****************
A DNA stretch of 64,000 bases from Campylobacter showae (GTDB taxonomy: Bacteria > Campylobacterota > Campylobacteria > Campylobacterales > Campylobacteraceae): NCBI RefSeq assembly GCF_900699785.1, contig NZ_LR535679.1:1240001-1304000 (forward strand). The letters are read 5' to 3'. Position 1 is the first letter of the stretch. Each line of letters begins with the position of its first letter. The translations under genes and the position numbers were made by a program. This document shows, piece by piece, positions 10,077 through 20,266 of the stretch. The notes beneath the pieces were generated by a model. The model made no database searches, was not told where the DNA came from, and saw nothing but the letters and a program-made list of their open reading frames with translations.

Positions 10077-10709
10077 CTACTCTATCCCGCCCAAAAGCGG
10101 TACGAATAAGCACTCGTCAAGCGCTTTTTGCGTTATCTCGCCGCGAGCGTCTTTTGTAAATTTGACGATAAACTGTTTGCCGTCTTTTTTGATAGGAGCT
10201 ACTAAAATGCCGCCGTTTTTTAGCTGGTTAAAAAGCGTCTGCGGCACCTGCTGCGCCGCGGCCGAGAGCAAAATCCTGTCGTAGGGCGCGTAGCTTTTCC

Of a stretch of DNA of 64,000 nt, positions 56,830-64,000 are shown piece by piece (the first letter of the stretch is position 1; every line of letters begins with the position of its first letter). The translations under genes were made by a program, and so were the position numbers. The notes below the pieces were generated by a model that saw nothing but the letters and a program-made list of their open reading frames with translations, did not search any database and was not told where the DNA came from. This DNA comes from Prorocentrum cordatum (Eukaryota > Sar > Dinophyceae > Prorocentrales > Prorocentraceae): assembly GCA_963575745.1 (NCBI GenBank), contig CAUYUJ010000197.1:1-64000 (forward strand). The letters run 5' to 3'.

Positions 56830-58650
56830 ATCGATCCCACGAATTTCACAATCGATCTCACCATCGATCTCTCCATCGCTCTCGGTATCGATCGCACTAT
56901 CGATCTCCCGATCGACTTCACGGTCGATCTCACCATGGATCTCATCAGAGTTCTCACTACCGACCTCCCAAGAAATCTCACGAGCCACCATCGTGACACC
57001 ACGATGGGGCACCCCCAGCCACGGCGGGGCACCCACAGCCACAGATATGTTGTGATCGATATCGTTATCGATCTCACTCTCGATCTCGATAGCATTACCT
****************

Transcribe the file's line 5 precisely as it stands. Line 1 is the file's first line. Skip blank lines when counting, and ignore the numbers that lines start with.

10201 ACTAAAATGCCGCCGTTTTTTAGCTGGTTAAAAAGCGTCTGCGGCACCTGCTGCGCCGCGGCCGAGAGCAAAATCCTGTCGTAGGGCGCGTAGCTTTTCC